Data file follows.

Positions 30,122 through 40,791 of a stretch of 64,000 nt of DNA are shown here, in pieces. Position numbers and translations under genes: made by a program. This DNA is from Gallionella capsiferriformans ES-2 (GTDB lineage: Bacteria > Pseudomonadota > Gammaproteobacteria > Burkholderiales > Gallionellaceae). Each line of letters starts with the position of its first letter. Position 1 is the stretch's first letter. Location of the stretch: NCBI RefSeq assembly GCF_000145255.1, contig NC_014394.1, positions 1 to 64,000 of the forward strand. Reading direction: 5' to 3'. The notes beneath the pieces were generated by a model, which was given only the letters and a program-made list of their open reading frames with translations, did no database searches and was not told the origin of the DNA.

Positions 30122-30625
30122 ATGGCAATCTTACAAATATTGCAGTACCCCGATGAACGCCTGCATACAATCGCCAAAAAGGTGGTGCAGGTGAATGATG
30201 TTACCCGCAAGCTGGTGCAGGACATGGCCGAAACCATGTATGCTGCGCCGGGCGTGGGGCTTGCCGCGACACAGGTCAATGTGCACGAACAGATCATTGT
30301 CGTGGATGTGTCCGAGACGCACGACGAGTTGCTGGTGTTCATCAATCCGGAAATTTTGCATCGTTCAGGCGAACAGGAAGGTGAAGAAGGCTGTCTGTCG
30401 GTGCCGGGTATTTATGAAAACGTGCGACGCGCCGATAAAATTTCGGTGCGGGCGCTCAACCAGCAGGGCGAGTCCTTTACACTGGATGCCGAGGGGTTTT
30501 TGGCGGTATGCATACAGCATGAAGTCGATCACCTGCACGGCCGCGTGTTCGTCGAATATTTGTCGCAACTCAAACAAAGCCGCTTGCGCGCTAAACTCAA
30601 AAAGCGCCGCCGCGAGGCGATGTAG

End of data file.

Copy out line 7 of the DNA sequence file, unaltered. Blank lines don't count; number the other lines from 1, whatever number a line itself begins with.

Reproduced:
30501 TGGCGGTATGCATACAGCATGAAGTCGATCACCTGCACGGCCGCGTGTTCGTCGAATATTTGTCGCAACTCAAACAAAGCCGCTTGCGCGCTAAACTCAA